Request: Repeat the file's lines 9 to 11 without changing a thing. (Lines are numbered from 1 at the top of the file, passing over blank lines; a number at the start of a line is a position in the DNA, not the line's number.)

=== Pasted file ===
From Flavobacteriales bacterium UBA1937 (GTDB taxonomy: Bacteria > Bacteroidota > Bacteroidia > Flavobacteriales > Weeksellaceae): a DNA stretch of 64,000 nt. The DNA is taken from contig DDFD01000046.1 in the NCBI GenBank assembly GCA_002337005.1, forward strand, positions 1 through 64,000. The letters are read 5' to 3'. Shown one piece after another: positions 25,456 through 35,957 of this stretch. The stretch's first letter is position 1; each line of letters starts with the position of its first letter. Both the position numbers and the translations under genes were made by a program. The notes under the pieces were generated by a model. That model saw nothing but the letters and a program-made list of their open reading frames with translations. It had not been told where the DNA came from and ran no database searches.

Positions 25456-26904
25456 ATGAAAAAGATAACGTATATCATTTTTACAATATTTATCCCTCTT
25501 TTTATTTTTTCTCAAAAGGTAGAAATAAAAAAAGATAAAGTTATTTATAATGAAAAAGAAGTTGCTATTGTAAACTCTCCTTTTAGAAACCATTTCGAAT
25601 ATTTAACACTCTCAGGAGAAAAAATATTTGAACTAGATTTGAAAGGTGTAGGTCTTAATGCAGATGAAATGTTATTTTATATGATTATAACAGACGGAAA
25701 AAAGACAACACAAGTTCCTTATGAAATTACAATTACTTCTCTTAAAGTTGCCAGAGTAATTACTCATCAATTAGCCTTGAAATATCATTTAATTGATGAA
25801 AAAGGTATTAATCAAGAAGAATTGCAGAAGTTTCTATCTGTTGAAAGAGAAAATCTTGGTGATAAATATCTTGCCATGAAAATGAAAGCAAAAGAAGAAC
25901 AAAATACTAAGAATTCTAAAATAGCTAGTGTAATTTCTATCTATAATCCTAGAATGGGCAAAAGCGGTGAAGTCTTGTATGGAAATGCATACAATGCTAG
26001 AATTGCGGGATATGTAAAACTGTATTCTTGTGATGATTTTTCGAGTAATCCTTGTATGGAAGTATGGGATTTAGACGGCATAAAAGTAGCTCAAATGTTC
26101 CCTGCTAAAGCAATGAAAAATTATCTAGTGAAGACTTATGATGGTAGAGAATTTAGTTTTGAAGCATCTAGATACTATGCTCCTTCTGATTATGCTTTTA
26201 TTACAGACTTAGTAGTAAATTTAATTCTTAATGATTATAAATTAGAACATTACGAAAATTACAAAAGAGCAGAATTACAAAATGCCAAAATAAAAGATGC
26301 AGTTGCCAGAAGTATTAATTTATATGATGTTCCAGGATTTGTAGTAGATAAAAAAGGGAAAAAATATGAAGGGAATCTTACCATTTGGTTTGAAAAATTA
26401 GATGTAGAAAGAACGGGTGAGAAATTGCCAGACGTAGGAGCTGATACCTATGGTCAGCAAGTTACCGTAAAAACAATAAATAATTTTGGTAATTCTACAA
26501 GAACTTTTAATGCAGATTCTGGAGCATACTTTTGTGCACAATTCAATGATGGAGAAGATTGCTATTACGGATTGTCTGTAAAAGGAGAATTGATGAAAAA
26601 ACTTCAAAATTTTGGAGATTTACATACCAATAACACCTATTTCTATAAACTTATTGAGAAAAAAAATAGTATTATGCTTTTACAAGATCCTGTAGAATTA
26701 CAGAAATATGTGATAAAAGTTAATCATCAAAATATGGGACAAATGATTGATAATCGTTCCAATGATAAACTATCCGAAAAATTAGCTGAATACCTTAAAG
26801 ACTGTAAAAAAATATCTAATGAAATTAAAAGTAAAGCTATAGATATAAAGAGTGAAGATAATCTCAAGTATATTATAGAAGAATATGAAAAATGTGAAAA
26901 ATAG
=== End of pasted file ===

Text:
26001 AATTGCGGGATATGTAAAACTGTATTCTTGTGATGATTTTTCGAGTAATCCTTGTATGGAAGTATGGGATTTAGACGGCATAAAAGTAGCTCAAATGTTC
26101 CCTGCTAAAGCAATGAAAAATTATCTAGTGAAGACTTATGATGGTAGAGAATTTAGTTTTGAAGCATCTAGATACTATGCTCCTTCTGATTATGCTTTTA
26201 TTACAGACTTAGTAGTAAATTTAATTCTTAATGATTATAAATTAGAACATTACGAAAATTACAAAAGAGCAGAATTACAAAATGCCAAAATAAAAGATGC